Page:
Fried Cod Tongues - Gastro Obscura
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Prepared Foods

Fried Cod Tongues

This chewy treat became a delicacy only after Newfoundland's fishing industry collapsed.

To most landlocked diners, a dish of fish tongues might sound slimy, tiny, and salty. But in Newfoundland, fried cod tongues are a delicacy. These appetizers, which have a flavor similar to scallops, are also not tongues at all.

Though this slightly rubbery snack looks like it might belong in the mouth of a monstrous cod, each “tongue” is actually a small muscle extracted from the back of the fish’s neck. Lightly battered and topped with salt, pepper, and scraps of pork called scrunchions, these fleshy bits of fish are transformed into a pricey appetizer that can be enjoyed throughout the coastal province.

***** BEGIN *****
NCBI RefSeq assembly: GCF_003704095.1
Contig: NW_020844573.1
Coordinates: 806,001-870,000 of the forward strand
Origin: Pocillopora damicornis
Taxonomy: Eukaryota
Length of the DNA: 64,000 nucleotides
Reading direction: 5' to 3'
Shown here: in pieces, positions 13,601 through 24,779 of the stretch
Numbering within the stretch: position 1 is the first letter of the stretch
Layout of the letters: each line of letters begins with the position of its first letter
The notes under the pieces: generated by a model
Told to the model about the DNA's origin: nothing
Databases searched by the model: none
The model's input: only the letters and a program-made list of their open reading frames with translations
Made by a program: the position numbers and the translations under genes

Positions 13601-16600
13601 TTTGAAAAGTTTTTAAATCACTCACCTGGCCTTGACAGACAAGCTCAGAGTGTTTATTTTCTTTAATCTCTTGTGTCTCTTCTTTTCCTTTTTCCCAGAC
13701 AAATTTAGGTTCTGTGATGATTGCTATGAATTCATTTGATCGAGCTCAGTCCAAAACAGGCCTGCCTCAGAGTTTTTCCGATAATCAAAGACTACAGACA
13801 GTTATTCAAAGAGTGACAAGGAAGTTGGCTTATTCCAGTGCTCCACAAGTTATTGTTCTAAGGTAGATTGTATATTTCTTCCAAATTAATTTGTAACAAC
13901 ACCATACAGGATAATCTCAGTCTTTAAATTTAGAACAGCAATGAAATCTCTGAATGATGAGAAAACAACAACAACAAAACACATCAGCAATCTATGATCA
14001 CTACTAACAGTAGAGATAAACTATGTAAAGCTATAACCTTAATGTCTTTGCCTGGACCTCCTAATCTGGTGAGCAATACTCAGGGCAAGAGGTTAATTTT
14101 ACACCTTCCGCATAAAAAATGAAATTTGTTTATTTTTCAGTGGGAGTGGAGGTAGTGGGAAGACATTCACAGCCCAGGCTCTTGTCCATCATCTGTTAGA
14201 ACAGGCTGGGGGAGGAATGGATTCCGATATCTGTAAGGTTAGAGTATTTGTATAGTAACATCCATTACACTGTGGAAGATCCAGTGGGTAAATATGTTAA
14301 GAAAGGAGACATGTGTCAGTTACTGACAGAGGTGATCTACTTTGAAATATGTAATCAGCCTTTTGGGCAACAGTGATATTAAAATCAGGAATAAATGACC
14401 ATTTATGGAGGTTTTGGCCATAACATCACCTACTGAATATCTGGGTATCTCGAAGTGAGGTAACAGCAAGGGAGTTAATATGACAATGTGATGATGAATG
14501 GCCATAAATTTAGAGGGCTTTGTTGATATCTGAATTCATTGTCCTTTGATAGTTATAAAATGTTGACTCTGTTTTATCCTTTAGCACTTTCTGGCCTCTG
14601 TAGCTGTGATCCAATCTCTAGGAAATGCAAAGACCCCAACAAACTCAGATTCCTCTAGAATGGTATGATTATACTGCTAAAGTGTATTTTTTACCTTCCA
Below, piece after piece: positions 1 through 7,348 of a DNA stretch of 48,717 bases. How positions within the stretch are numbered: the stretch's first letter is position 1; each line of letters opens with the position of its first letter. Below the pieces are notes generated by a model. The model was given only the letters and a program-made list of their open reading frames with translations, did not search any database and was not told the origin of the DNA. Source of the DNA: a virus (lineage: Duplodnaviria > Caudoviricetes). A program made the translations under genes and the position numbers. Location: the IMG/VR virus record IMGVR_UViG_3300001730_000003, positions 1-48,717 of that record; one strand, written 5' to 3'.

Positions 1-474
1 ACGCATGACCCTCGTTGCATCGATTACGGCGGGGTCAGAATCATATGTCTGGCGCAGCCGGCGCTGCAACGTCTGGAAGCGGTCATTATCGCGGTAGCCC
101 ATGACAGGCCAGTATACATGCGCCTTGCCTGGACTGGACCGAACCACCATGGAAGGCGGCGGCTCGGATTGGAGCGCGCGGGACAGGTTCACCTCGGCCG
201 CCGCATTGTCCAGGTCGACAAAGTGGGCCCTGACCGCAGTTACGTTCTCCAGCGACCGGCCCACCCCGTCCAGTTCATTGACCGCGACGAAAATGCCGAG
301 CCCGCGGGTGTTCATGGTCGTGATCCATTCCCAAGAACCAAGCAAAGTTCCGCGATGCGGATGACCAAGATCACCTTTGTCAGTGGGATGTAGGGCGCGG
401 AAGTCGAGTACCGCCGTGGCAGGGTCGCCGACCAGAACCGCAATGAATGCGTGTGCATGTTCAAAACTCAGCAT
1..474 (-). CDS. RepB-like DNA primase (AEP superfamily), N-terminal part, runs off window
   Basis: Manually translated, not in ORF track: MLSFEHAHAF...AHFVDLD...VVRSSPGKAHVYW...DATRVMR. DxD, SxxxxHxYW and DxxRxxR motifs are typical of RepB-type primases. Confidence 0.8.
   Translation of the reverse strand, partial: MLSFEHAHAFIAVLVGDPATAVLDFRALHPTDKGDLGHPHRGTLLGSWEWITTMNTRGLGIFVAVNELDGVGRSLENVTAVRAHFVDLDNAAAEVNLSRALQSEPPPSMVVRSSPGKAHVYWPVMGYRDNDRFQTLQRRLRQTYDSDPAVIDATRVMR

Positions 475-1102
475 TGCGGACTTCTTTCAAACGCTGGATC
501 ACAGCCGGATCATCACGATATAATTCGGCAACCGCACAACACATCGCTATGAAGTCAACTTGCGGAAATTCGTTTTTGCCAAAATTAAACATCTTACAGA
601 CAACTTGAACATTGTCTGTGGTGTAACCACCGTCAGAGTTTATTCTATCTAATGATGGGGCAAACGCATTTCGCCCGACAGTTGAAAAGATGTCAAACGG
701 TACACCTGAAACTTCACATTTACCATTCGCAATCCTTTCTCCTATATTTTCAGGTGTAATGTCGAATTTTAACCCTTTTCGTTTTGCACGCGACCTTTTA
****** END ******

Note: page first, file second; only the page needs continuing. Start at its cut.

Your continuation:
But just decades ago, cod tongues were far from the revered treats they are today. Cod was once abundant in Labrador Sea, and most fishermen didn’t bother scooping out the neck muscle of their fish. It was often children who, in the hopes of making some extra pocket money, would parse through piles of chopped and discarded cod heads and remove the fleshy morsel. By the early 1990s, however, overfishing led to the near-extinction of local cod. The Canadian government placed a moratorium on commercial fishing off Newfoundland’s shores, leaving thousands jobless and even more cod-less.

Though several small fisheries have been established in recent years, cod is no longer the easily accessible seafare it once was. However, you can still taste Newfoundland’s most popular tongue, as long as you’re willing to fish out a few extra dollars for it.

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Abbey Perreault
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